# Final Exam Project¶

I am going to give you a fairly simple programming project for your final exam in this course. The lab involves no graphics, and is a relatively easy console version of this classic game. We will not use anything fancy, like artificial intelligence to get the computer to play one side. Instead, you will play both sides to prove your game works!

While it would be fun to build a shoot-em-up space alien game, that is probably a bit too involved for this point in your programming career. So, let’s try a simple variant of:

## Tic-Tac-Toe¶

For our version of this game, we are just going to set up a simple display so we can record the game on the screen and see who won. This should be fairly simple, so don’t get too worried about the task.

### The basic playing field¶

We want to display a simple board where we will place the ‘’‘X’‘’ and ‘’‘O’‘’ symbols. Since these are characters, we will set up a simple module that draws the board, with a symbol where it should go, or a blank character if no symbol has been placed in that particular position. (Actually, we will not put blanks in the drawing, see below).

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This drawing is just a bunch of characters: vertical bars for the vertical lines, and dashes for the horizontal lines. There are blanks showing where the players would put a symbol, but we will do something different with those spaces in a moment. Since there are nine spots where a symbol could go, we will set up an array of nine characters, and fill in one of those spots with an ‘’‘X’‘’ of ‘’‘O’‘’ as the game is played.

### Playing the game¶

To make playing the game easy, let’s number the spaces - like so:

1|2|3
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4|5|6
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7|8|9


All we need to do is ask the player to select the numbered space where they want to place their symbol. Once they provide the number, we figure out how to update the board array to show their character in the right space.

If you have your board display module set up, and replace the chosen number with the right symbol, redrawing the display will show the new game situation. (Note that you just print out a new board, you do not have to write over the old board in this game,)

### Checking for wins¶

Now, how do we tell if the game has been won. There are several possibilities, right. Assuming you know how this game is played, we need to check for a number of situations. Like this:

if ((board[0] == 'X') && (board[1] == 'X') && (board[2] == X)) {
// looks like a win
}


In this example, the nine spots where players can choose to place their marker are stored in an array of characters named “board”.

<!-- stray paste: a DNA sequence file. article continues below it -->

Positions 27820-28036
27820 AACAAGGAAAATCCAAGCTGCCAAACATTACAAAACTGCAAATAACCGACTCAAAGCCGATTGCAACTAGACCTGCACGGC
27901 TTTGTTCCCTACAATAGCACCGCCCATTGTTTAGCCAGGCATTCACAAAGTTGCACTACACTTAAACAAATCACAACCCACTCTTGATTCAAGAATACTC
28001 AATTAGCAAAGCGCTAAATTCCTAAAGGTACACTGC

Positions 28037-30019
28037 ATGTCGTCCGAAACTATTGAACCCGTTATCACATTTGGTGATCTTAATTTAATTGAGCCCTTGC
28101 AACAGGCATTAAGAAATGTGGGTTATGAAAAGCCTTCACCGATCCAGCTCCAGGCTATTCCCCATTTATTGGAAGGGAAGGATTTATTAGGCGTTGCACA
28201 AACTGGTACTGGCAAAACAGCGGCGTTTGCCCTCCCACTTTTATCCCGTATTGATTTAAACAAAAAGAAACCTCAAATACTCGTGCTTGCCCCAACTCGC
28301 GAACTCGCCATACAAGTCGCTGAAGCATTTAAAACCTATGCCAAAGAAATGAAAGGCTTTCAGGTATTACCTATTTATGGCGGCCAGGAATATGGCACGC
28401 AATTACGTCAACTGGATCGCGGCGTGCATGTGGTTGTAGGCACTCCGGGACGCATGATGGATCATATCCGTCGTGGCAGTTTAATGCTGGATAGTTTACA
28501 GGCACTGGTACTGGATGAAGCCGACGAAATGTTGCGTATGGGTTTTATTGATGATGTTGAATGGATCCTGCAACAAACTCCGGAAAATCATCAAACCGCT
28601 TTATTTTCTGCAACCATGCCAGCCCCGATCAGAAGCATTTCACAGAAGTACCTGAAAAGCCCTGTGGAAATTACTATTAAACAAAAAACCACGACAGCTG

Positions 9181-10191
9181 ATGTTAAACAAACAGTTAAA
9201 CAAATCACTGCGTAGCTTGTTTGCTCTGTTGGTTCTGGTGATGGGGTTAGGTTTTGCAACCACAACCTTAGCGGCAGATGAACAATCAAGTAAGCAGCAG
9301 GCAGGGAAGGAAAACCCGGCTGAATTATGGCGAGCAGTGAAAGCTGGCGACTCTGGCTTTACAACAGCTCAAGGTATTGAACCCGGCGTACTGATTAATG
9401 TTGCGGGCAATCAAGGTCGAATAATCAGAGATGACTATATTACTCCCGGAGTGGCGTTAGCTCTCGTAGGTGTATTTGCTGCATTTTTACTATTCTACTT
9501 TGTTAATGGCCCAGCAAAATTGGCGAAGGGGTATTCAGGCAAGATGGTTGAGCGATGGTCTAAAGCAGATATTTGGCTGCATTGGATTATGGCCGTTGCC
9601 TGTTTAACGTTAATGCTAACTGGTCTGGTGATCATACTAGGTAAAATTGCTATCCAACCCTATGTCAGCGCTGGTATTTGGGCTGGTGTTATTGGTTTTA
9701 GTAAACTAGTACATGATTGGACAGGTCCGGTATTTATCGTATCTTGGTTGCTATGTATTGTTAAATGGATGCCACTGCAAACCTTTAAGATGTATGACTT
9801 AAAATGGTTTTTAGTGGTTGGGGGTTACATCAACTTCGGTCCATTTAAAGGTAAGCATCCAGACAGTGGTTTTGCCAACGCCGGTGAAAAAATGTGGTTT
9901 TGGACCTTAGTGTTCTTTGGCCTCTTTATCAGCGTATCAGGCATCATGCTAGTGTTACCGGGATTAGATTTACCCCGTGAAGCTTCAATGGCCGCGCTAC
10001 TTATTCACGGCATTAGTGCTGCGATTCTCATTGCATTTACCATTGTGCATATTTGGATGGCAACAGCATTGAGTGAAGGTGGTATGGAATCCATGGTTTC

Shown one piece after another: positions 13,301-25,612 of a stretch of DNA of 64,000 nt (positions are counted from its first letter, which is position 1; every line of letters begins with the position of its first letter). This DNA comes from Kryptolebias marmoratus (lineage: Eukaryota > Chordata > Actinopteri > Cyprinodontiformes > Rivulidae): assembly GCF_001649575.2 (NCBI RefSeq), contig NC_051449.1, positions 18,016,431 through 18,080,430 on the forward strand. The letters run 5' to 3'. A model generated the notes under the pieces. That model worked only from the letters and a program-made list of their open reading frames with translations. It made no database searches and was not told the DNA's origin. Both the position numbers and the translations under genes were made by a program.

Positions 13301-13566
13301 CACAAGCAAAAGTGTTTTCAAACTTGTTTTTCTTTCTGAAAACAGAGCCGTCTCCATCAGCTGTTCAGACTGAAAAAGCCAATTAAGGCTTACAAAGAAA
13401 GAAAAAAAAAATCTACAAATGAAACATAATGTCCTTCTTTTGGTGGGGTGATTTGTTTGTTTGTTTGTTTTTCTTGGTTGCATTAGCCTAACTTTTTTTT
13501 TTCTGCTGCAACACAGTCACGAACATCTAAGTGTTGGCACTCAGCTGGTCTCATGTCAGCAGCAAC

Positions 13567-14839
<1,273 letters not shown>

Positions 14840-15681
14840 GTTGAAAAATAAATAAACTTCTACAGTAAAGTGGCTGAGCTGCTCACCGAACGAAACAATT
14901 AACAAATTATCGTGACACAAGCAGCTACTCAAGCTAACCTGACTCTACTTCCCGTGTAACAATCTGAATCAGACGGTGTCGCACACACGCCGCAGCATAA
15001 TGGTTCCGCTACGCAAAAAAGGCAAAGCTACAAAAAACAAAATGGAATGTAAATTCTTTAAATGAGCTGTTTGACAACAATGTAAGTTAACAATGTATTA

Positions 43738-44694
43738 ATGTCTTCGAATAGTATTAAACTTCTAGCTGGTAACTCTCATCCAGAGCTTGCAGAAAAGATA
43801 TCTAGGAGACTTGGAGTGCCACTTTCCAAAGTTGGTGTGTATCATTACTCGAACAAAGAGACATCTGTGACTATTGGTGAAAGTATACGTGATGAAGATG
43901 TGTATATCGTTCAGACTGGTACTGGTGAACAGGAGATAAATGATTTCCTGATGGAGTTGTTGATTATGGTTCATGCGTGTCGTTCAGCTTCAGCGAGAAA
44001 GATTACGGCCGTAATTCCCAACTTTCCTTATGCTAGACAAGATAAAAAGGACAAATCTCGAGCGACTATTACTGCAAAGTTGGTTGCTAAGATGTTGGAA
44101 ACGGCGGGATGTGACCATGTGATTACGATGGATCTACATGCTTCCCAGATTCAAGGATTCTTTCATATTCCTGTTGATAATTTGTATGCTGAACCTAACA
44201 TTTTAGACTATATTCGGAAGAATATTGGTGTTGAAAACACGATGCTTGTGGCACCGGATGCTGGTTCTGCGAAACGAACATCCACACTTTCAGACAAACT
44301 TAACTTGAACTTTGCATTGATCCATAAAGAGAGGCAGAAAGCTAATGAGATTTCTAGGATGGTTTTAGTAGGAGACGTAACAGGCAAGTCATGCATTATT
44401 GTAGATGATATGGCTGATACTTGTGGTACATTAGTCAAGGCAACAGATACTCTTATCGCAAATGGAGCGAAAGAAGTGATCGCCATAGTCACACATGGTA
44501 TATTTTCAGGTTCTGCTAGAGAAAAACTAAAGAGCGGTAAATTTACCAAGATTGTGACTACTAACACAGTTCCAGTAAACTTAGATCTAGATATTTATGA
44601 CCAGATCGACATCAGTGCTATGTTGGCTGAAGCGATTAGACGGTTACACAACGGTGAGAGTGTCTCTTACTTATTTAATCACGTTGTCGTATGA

Obviously there is a bit more to this, but you should get the picture.

Write a program that lets two players play the game until one wins. The first player will place X markers on the board, then the next player will place the O markers. Your program should show the board for each turn and ask each player to place their marker (you should tell them which marker to place on each turn). After each move is made, check the board to see if the current player won the game. If so, announce a winner, and end the game. If all the spaces are filled and no one won, we should tell the played that they tied (a draw).

Pay attention to good style in your code. By now you should know whay nicely presented code looks like, and I will be looking for this. I will compile your program, play a simple game or two, then check to see that it looks good before assigning a final grade. If it does not compile, you will not get a good grade. Use the “baby steps” approach to putting this together, and test often. DO not sit down and try to blast the entire program together before even running that. That is not how you should be approaching problem solveing!

### Project Report¶

I want a short document (written in something like Microsoft Word) to be included with your code. That report should include a description of each module you wrote for this project, and why you decided to create the module. I am interested in hearing how you designed the final project. You can include the actual program code in this report if you like.

### What to turn in¶

Your program and report are due by Sunday at midnight, May 19 (the official end of this term). Upload the program code to Blackboard by that time.

You will get partial credit for your work, even if the game does not run correctly. Just document what you were trying to do, and Why you think your program has problems. Turn it in and I will grade the code you wrote plus your report to assign the final grade for this exam.

Have fun with this, many students before you have managed to get this done nicely!